The parts have a basic paint job: Silver-gray with blue eyes,
so there's room to customize it. The area between the teeth aren't
cut out and could be painted or cut out. Beyond that, if you want
to paint it to match the original suit, good luck... There is no
original suit, so your guess is as good as anyone's!
At 12 inches, the assembled kit is taller than most of Billiken's
Ultra kaiju kits. This jives with the "stats" (70 meters) at ultra.wikia.com.
The design of the creature is interesting and artistic. It's a mixture
of vacuum cleaner hose and armor plates, with a long-maned feral
animal head. The facial expression goes well with the "body english"
of the craned neck and tilted head. It captures the imperious vibe
of a bad-tempered "God Beast", perhaps more than Geronimon of Ultraman
(another boss Ultra-kaiju who revived vanquished monsters). Credit
for that probably goes to Billiken's interpretation and sculpting.
Electronics? 02/04/18- I'd put off gluing the top and
bottom halves together, thinking that I might be able to light the
eyes or install sound. The main obstacle is that the top half starts
mid-figure, so access to the area inside the head for positioning
LEDs is problematic (my fingers aren't that long and tiny). The mane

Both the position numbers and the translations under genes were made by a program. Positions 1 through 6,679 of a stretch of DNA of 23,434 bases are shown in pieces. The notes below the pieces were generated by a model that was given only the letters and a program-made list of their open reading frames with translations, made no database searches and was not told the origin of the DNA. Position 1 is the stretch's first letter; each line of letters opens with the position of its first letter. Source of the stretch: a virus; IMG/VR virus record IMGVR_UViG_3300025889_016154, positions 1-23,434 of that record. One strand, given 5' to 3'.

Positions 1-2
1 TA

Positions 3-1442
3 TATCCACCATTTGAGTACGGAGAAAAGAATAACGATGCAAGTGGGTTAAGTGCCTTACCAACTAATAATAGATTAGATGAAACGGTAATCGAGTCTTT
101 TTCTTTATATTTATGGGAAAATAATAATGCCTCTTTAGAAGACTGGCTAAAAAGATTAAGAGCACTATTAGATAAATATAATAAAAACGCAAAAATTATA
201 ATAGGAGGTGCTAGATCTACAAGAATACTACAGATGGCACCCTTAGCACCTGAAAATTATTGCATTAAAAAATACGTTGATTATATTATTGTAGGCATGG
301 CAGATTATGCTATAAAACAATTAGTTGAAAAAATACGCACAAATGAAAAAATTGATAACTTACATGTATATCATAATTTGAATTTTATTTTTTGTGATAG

sculpting covers so many parts, so it would be difficult to cut a
section to give access to that area that wouldn't draw attention to
itself. The same is true for an openable access panel for the battery.
I resigned myself to that and glued the two halves together and puttied
over the seam where it was most visible.
Painting It: I liked the basic gray color that Billiken
had painted it, but it's a garage kit: You're supposed to paint
'em! There are very few pics of Goad/Godo on the 'net, and I found
only one that could be considered a painting reference at ultra.wikia.com
(I ruled out the Bullmark-esque one painted red, white and blue).
I wanted to follow Billiken's lead (silver-gray with blue eyes)
but thought that the belly bellows should be a different color.
Why not yellow-tan like the painted reference photo? This would
support that artist's interpretation, and jived with my observation
that the bellows were reminiscent of Red King's, who's primarily
yellow. I even added a hint of blue in the creases between the bellows.
Gaaaa! I hated the way it looked! I don't think that yellow (tan)
and silver-gray go well together. The painting reference photo looks
good, but is somewhat desaturated, so the yellow doesn't contrast
as much with the gray. I'd hoped that painting the face gold-tan
to match the body would help it, but it didn't: It looked like he
was wearing a jacket! I felt like I was digging myself deeper into
It may be a guy-thing, but instead of turning back and removing
the yellow, I tried to fix the problem by changing the gray to gold.
I used gold powder, which adhered to the gray vinyl very aggressively.
I tried to rub it off with a microfiber cloth, but it only thinned
it. The gold powder coating was also surprisingly hard to airbrush
onto. I tried to do some dark shading, but it barely showed up;
it took many passes in the same area to show any darkening.
I haven't decided whether it's an improvement or not...